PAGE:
The Fury-Ball Fight: YouTube Boxing Meets Saudi Money

Sunday’s fight between Tommy Fury and Jack Paul in Diyarah, Saudi Arabia looks like it was lifted from boxing’s oldest playbook.

Fury has said Paul has no class or talent, and his father, John Fury, has boasted that his son has sent recent sparring partners to hospital. There is milk was invited Fury said he was “delusional” and that Fury didn’t know what was going on.

They trade verbal jabs over past defeats they meet in the ring. Each boxer is confident of wiping the mat with his opponent, and each man swears that the other’s insults are genuine. It’s a typical thing for boxing – exaggerated and manufactured insults that come out before any big fight to juice interest and pay-per-view sales.

But the boxing-as-routine obscures the fight’s larger stakes: its role as a window into growing Saudi influence in professional sports and the potential polling of the YouTube boxing event.

In an interview last week, Paul offered two reasons for fighting in Saudi Arabia.

“When I came here for WWE, the fan base was electric, man, they showed out. To me, I’m just an entertainer,” he says of the professional wrestling promotion. There was a practical reason, too: The fight had already been postponed twice, most recently with British-born Fury. Unable to obtain a visa to enter the United States.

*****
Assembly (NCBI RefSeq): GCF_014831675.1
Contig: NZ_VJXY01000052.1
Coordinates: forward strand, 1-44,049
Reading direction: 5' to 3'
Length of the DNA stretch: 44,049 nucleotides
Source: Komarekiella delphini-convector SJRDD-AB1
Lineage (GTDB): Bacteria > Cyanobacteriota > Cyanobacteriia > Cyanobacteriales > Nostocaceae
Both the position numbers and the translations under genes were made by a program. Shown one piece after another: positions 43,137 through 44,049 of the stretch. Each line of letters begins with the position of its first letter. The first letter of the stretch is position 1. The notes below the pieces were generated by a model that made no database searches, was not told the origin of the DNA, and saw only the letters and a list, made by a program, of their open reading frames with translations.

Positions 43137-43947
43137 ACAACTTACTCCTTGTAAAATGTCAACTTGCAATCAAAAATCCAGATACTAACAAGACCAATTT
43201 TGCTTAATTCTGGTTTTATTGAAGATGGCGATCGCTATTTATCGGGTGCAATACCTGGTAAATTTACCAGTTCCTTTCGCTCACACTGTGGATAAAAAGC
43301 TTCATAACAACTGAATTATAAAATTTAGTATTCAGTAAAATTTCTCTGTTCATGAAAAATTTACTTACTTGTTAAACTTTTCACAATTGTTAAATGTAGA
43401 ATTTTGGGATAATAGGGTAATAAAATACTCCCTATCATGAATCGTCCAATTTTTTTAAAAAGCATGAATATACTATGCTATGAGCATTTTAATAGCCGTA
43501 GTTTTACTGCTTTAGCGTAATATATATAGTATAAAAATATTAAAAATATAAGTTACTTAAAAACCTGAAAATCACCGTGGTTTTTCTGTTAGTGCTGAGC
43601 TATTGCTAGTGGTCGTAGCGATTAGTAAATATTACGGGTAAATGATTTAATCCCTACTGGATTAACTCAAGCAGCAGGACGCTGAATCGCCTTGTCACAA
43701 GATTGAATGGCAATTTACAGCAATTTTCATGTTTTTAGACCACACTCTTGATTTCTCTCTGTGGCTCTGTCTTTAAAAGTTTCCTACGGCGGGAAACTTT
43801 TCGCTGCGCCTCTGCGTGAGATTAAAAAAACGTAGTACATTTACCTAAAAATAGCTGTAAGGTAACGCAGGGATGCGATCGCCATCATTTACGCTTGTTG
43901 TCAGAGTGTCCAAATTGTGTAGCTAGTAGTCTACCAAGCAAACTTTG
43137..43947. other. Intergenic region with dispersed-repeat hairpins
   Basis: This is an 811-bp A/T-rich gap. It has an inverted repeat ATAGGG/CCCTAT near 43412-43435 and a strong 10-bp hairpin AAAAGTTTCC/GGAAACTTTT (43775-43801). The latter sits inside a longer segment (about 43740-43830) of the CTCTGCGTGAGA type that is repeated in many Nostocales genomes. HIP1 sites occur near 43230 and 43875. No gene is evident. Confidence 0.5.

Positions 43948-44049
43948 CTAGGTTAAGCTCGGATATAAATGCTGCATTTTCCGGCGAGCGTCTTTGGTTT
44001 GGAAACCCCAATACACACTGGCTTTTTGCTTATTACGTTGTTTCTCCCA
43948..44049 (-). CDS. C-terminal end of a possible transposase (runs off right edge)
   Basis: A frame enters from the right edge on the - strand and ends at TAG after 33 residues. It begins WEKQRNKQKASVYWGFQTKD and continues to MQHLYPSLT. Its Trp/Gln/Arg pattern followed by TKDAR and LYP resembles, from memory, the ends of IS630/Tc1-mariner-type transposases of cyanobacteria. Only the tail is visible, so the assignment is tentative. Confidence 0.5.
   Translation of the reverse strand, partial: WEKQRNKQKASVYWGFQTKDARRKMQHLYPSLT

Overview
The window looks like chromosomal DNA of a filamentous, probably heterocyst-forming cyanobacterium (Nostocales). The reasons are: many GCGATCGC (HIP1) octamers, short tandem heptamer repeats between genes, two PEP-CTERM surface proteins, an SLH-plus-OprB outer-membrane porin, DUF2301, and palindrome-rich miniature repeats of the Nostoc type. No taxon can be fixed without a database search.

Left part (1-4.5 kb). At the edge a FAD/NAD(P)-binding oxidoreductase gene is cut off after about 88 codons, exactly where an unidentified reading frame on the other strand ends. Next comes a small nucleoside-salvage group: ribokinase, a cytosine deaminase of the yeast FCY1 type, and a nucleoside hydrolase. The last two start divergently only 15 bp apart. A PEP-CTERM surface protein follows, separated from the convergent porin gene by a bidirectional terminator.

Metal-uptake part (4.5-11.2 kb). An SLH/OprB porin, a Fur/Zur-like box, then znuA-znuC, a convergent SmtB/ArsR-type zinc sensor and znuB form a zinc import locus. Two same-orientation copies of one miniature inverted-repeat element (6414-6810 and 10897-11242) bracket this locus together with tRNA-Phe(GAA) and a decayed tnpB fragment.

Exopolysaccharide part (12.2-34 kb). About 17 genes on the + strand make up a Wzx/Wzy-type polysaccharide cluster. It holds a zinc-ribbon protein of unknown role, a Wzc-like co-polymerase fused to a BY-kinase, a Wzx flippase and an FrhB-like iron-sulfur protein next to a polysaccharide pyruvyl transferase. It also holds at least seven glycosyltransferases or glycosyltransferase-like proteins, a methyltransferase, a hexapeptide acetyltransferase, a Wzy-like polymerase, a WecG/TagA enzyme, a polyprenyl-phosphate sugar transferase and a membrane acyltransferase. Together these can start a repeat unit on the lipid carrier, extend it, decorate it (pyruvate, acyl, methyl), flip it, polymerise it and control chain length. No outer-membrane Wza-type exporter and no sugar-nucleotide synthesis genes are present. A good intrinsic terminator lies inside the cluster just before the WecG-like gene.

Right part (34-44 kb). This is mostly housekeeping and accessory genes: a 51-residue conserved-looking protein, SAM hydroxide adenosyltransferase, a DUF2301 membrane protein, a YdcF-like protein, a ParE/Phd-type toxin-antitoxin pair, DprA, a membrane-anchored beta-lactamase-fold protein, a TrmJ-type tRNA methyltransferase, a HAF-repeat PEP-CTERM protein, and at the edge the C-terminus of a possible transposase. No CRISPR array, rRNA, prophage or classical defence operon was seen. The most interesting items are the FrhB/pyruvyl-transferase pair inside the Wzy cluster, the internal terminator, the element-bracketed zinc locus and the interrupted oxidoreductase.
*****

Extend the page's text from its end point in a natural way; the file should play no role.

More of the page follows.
“So, we had to do this fight overseas and it was really like a decision between Manchester or Saudi. It made a lot of sense to do it in Saudi.

The fight is the latest in a series of high-profile sporting and entertainment events staged in Saudi Arabia. WWE hosts two events in the country every year. Formula 1 now has an annual Saudi stoppage. Two of former heavyweight champion Anthony Joshua’s last four fights have been in the country. Saudi Arabia will conduct FIFA Club World Cup in December.

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The country’s sovereign wealth fund has made big investments in sports overseas, helping to buy Newcastle United, a soccer team in the English Premier League, and developing LIV Golf, a challenger for the PGA Tour.

Ostensibly, these investments are part of Crown Prince Mohammed bin Salman’s Vision 2030 plan, which aims to boost Saudi Arabia’s economy beyond oil and into sectors such as entertainment and tourism.

How Saudi Arabia managed to do this is obvious: money. The Kingdom have committed to spending $2 billion on LIV and Newcastle have embarked on a transfer spree that has seen the team rocket towards the top of the Premier League. Saudi Arabia pays $60 million to host Formula 1. Paid $60 million To conduct one of Joshua’s battles and, according to ESPNTyson Fury, the older brother of Joshua and Tommy Fury, was willing to pay $150 million for a fight that never happened.

To critics, Saudi Arabia’s sports spending is not a genuine attempt to diversify its economy, but rather a means to underwrite the country’s human rights abuses, known as sportswashing.